Everton manager Ronald Koeman. Ed Sykes / Reuters
Everton manager Ronald Koeman. Ed Sykes / Reuters

Turning Everton around proving to be a more difficult job than Ronald Koeman anticipated


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Seven months. It is a long time to wait for a meaningful match, especially for a club of Everton’s stature and history. Yet arguably their next significant match is so far away they know neither the opponent nor the venue. It is next season.

Some may feel that is hyperbolic. After all, Everton host Manchester City on Sunday. April alone contains meetings with Liverpool, Manchester United and Chelsea: none can easily be dismissed as irrelevant. Yet the fact is that Saturday’s FA Cup exit to Leicester means their trophy drought will extend into a 23rd year. The Premier League’s top six are so distant that the best they can realistically hope for is seventh position. After successive 11th-place finishes, it would offer the illusion of progress.

Yet neither a demanding crowd nor a demanding manager is likely to be satisfied.

Ronald Koeman has spent January becoming ever more vocal in his complaints about what he interprets as Everton's board's delay in signing, particularly Memphis Depay and Morgan Schneiderlin, even if Charlton's teenage forward Ademola Lookman has already arrived. He implies the job is not quite what he thought it would be. Everton may wonder if the same could be said of Koeman himself.

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Koeman was hired as the north-west’s fourth managerial Galactico, Everton’s answer to Jose Mourinho, Pep Guardiola and Jurgen Klopp. While Koeman has insisted he does not see it as another short-term assignment, his track record suggests otherwise. His capacity to effect an immediate improvement formed part of his appeal to Everton.

But quick fixes have proved insufficient. This, Koeman is fast discovering, is a long-term project. Now he gives the impression of a man who overestimated his inheritance. He has improved Everton’s defence — not hard, given some of their displays under Roberto Martinez — but not as much as first appeared.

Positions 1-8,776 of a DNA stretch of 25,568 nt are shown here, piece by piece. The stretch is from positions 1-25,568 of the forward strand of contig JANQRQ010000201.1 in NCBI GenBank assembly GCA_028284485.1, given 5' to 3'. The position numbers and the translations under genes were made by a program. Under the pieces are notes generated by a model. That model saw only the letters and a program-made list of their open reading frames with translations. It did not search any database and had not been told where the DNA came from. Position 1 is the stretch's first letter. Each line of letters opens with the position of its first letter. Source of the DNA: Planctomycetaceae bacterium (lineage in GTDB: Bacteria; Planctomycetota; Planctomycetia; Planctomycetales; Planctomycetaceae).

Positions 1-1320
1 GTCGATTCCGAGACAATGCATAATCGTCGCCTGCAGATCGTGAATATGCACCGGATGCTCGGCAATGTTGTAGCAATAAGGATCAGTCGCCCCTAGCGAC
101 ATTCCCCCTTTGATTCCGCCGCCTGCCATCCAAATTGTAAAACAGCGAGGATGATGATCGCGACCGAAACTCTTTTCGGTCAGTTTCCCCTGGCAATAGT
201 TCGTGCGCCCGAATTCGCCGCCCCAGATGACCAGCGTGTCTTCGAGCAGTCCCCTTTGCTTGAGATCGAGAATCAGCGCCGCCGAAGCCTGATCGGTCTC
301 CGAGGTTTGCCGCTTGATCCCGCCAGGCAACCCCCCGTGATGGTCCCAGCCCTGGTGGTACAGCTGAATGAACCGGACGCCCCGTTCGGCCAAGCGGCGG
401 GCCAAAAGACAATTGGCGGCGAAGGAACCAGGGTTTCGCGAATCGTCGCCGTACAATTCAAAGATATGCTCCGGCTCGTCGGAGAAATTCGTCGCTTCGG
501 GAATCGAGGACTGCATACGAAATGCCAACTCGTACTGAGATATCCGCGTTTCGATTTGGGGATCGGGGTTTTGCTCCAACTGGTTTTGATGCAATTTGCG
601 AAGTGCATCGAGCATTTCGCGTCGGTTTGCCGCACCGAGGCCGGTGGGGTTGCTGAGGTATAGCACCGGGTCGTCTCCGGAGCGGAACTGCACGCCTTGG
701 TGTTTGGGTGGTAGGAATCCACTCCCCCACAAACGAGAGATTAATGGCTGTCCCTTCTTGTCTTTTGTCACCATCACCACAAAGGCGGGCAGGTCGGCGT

And they have regressed as an attacking force. Until Everton went into meltdown in their final few weeks under Martinez, they were at least consistently creative last season. Not now. With some success, Koeman adopted a more direct, urgent approach in the home games against United and Arsenal. Everton’s supposedly sleek cats revisited their past as dogs of war.

Yet there is no real pattern of play. The flair players continue to be conundrums. Rewind to August and Koeman’s invention seemed set to rejuvenate Gerard Deulofeu, Kevin Mirallas and Ross Barkley. Now the Spaniard looks likely to leave, the Belgian is on the bench and the Englishman remains an enigma. Yannick Bolasie, his biggest buy, flattered to deceive and sustained an injury that may rule him out until 2018. Romelu Lukaku’s goal return is respectable but he has not kicked on.

Go back to the start of the season and Koeman’s team was built around Phil Jagielka and Gareth Barry, a pragmatist appearing to believe neither needed replacing for a future he may not be around to oversee. Now, neither veteran may be in his strongest side. The shift to rough-and-ready football can render Barry irrelevant – an immobile passer is of little use when a side has 32 or 41 per cent of possession, as Everton did against Liverpool and Arsenal, respectively. Both captain and senior professional have declined faster than they run.

Koeman’s sides have been patched up, notable for inclusions such as Enner Valencia, on loan after failing to sign strikers he actually wanted, and James McCarthy, who he initially underrated. Now he only seems truly happy with Idrissa Gueye and the 19-year-old midfielder Tom Davies.

Everton appear a side who, over the next two transfer windows, require six major additions.

But it is telling that Koeman’s five summer signings are 34, 32, 27, 27 and 27. He arrived intent upon putting the roof on, not laying the foundations Everton now need. Hence his frustration.

Yet an impatient manager has to bide his time. Everton have to wait until August for games to acquire the magnitude of those that really matter.

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1 Adam Yates (GBR) Mitchelton-Scott 4:42:33

2 Tadej Pocagar (SLO) UAE Team Emirates 0:01:03

3 Alexey Lutsenko (KAZ) Astana 0:01:30

4 David Gaudu (FRA) Groupama-FDJ

5 Rafal Majka (POL) Bora-Hansgrohe         

6 Diego Ulissi (ITA) UAE Team Emirates  0:01:56

General Classification after Stage 3:

1 Adam Yates (GBR) Mitchelton-Scott 12:30:02

2 Tadej Pocagar (SLO) UAE Team Emirates 0:01:07

3  Alexey Lutsenko (KAZ) Astana 0:01:35

4 David Gaudu (FRA) Groupama-FDJ 0:01:40

5  Rafal Majka (POL) Bora-Hansgrohe

6 Wilco Kelderman (NED) Team Sunweb)  0:02:06

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